Several months ago, I posted about the Theory of Concentrated Attention. Today, I witnessed this wonder first-hand yet again. My 17 1/2 month old niece is a busy girl. She is constantly here and there, and never rests. Today I gave her two tools – a saucepan and a wooden spoon. Kiddo, my six year old, added a few more elements: two ping pong balls another saucepan, and a couple of bowls. With all of these tools, I witnessed my niece quietly and intently play for a solid 45 minutes before she began to lose interest in the activity.
One note about the amazing nature of her play is her attachment to her grandmother. She adores grandma and becomes distraught whenever grandma leaves the room. While she was playing with the saucepans, spoons, balls, and bowls, grandma left the room several times and she didn’t even notice. She was so intent on her activity that I’m not even sure that she would have noticed if a train had come through the room.
I was completely amazed by her activity and intentness, and it set me to thinking about my own classroom and the process by which I choose the toys that are made available to the children. I have always had a standard by which I have gauged the toys, but I have never really been able to articulate what that standard is. After thinking about it, I have figured it out. I only choose toys that the children have to act upon in order to achieve a desired end of their own making. Toys that have buttons and play music require the children to act upon them, but the end result is not the child’s desired end, but the toy manufacturer’s. I don’t have a single toy in my classroom that has any features like that. There were some in the room when I took the classroom, but I was very quick to pass them on to other classes. I work hard to provide a selection of toys that require active thought processes of children, as well as their physical and mental participation in achieving an end result. By selecting these kinds of toys and activities, I see the Theory of Concentrated Attention come to life several times a day, and each time I see it, it amazes me. I have many, many pictures of children in my classroom participating in engaging activities that they have chosen, some of which I hadn’t even dreamed of, but which their minds have conceived and in which they are actively using their imaginations to achieve a desired result of their own making.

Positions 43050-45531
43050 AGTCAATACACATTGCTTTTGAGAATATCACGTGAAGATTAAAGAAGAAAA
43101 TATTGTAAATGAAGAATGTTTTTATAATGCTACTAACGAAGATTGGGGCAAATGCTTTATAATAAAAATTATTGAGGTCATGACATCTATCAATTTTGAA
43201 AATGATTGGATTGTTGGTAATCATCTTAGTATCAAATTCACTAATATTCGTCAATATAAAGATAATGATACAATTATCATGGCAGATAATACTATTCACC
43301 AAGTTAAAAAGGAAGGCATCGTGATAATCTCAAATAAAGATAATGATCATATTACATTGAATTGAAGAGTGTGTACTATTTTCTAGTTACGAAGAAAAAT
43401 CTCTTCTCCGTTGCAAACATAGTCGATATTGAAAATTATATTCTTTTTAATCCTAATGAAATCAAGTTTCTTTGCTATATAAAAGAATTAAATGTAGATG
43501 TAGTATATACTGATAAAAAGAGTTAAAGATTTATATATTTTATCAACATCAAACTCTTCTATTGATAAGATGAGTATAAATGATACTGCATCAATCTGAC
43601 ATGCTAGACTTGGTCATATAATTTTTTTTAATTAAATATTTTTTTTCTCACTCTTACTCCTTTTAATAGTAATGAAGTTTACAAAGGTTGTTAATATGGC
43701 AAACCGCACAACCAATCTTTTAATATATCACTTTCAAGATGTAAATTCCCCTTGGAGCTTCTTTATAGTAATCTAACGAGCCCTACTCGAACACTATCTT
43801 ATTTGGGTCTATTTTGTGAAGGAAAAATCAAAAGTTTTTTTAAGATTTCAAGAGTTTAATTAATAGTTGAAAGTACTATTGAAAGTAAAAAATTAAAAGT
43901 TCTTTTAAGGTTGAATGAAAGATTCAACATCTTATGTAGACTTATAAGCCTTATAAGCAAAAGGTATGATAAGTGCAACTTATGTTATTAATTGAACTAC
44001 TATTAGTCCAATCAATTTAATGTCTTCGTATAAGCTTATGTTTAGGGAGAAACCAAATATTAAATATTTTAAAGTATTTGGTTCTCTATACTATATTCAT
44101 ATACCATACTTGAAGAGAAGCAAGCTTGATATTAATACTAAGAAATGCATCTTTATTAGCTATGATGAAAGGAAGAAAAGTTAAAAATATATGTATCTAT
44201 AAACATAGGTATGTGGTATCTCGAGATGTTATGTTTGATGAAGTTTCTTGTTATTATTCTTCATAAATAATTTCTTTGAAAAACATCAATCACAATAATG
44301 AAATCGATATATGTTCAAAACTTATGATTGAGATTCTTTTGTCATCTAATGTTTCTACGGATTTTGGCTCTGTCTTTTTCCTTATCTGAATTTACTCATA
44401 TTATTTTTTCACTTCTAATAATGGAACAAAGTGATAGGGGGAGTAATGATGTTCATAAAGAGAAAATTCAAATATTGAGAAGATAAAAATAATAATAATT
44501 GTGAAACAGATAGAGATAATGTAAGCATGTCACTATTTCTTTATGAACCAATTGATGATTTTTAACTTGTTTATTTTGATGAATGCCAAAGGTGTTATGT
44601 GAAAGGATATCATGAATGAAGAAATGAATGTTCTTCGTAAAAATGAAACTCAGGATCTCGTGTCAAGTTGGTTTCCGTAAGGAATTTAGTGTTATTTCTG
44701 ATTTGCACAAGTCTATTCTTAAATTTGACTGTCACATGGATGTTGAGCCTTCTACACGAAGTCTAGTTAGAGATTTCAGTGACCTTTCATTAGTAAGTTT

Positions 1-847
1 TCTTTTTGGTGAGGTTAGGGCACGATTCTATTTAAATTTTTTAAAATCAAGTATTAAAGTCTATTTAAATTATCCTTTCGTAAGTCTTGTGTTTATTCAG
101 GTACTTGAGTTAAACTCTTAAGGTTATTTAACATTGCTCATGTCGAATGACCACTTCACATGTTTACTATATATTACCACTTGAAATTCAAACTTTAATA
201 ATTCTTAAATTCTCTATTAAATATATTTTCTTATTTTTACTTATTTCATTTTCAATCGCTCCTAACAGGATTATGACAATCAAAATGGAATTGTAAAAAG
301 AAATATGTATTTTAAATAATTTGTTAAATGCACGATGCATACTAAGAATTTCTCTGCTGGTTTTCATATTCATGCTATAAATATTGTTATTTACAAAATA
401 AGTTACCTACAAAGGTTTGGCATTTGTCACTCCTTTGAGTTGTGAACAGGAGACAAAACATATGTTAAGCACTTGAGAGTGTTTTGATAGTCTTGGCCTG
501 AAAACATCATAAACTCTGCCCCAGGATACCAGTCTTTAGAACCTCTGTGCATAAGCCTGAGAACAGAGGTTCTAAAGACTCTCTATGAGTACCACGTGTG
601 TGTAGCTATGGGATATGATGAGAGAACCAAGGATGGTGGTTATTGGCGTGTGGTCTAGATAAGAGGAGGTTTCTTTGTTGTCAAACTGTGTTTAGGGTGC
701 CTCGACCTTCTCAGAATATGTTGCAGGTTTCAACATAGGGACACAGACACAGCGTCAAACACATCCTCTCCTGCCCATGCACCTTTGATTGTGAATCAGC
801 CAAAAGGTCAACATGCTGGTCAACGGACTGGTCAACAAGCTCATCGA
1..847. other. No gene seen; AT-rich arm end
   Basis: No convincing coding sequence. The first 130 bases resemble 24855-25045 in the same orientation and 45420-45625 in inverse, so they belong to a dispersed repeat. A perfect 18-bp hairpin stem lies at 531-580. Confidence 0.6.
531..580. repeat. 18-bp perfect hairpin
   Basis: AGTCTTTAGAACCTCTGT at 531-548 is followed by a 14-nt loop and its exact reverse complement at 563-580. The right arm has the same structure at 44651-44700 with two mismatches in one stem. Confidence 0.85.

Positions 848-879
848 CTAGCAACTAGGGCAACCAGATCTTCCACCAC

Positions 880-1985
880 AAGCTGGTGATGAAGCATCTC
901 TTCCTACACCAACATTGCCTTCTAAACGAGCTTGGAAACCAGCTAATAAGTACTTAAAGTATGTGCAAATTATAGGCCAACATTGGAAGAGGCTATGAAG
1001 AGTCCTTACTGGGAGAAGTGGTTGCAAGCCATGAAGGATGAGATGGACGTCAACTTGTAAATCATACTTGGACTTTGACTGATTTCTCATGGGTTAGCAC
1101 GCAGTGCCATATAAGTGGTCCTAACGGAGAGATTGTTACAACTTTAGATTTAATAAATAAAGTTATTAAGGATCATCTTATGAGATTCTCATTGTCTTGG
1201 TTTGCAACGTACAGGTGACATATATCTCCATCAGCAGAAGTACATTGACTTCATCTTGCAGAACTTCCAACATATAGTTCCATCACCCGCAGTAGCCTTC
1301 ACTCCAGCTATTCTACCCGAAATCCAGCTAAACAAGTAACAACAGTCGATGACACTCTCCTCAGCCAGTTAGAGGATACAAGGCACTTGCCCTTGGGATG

The process of learning is a wonderful thing.